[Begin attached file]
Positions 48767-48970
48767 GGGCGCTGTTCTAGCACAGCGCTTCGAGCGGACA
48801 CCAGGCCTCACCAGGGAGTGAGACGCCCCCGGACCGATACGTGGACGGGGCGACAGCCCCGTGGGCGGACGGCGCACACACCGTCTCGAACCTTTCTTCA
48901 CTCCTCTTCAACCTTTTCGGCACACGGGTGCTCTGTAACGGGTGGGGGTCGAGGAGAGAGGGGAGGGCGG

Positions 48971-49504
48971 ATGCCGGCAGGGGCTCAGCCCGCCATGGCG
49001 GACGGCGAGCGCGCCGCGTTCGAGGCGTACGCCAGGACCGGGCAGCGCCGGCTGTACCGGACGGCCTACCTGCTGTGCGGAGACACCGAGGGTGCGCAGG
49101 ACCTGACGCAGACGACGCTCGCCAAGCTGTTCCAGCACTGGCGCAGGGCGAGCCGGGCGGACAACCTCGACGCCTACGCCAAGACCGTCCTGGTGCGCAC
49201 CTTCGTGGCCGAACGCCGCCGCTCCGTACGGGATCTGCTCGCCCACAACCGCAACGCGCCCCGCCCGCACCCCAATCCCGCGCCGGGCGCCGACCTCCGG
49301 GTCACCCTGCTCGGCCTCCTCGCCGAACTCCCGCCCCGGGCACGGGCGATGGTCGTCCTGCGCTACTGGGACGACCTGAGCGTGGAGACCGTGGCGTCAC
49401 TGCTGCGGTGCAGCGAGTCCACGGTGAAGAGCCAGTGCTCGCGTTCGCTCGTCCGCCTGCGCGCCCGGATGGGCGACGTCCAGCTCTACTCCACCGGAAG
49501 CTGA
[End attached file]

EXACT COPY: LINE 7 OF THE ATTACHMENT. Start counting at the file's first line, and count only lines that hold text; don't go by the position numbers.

49001 GACGGCGAGCGCGCCGCGTTCGAGGCGTACGCCAGGACCGGGCAGCGCCGGCTGTACCGGACGGCCTACCTGCTGTGCGGAGACACCGAGGGTGCGCAGG